Well, for me, I almost don’t have I have to, it’s just who I am. But one of the things that I’ve learned through experience is that the times where I did my best work and add more value to the business when I was vulnerable and authentic. And it took me so much time to walk into a bank and say I’m a nerd, I can’t keep plants alive. I love Marvel movies, right? And storytelling and technology for me, I just might have the same conversation. And the first time I did that, actually, it was so well received. And people gave me a chance and I added value. And suddenly other people felt comfortable to be themselves. And I think it’s a bit of a wave where if someone starts, particularly if they are in a position of leadership of some sorts, everybody else feels permission to do the same.

Kylie Bonassi:

So then how do you be a maverick, whilst being a part of a group?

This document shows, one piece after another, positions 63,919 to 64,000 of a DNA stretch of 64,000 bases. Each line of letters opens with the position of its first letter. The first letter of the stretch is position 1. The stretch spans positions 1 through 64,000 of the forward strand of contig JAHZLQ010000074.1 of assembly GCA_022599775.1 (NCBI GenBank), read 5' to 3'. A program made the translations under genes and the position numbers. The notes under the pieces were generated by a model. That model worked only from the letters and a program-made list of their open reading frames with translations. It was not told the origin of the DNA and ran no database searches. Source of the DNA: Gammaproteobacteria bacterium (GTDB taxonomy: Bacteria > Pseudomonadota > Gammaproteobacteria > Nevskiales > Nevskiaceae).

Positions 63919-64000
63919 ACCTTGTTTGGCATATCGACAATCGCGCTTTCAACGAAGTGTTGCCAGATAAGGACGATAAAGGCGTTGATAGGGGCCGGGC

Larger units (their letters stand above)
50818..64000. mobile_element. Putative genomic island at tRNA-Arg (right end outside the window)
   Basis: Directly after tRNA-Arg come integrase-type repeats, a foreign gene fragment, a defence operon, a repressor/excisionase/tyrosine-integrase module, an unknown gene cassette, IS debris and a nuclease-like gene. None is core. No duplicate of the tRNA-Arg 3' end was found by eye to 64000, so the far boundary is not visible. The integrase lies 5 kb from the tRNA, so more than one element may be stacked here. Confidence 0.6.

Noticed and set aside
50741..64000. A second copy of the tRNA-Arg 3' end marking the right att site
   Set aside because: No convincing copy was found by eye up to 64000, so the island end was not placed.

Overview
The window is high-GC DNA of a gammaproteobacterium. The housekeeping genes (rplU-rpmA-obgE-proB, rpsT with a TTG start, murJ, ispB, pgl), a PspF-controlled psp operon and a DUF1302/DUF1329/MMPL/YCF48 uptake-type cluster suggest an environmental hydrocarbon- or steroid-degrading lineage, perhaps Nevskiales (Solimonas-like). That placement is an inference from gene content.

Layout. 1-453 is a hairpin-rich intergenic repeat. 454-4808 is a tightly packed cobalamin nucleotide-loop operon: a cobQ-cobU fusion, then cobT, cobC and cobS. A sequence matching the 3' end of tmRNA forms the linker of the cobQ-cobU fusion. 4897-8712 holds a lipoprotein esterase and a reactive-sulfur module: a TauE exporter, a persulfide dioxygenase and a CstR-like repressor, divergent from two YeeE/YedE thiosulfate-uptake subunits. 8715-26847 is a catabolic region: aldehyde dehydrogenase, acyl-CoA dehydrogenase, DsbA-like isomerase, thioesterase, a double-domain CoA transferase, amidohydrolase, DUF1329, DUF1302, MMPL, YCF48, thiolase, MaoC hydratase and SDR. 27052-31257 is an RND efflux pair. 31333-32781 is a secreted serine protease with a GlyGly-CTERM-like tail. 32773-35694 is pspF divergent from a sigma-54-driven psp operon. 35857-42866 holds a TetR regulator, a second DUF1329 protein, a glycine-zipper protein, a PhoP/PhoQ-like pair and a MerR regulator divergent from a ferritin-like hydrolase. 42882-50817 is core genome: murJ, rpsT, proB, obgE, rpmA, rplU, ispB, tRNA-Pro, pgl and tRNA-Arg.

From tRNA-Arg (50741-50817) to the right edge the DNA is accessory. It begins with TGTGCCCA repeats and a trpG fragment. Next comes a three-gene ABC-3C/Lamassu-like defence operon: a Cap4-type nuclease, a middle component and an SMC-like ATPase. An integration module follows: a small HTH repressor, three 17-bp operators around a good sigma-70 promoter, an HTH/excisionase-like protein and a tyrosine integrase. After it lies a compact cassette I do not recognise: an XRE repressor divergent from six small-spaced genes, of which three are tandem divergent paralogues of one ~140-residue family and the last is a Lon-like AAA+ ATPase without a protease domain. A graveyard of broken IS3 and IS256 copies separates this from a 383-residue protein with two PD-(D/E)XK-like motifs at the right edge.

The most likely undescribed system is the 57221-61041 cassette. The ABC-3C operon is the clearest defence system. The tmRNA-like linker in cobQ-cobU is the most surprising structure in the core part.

Ines Almeida:

Part of that is to take the business seriously. I’m able to. The last interview I had with a big corporation, I talked about business. And two minutes later, I was talking about the power of Marvel as an operating model! And then I said, hey, but I have 23 years of experience, I just choose to be like this,

And then the other thing is to take others seriously too. Because if you are in an environment where you have people with different points of view and different backgrounds, and if you are all able to manage friction, that friction is actually what powers innovation, right? Someone that thinks about risk, somebody else that is a little bit more of a maverick, that balance creates real change.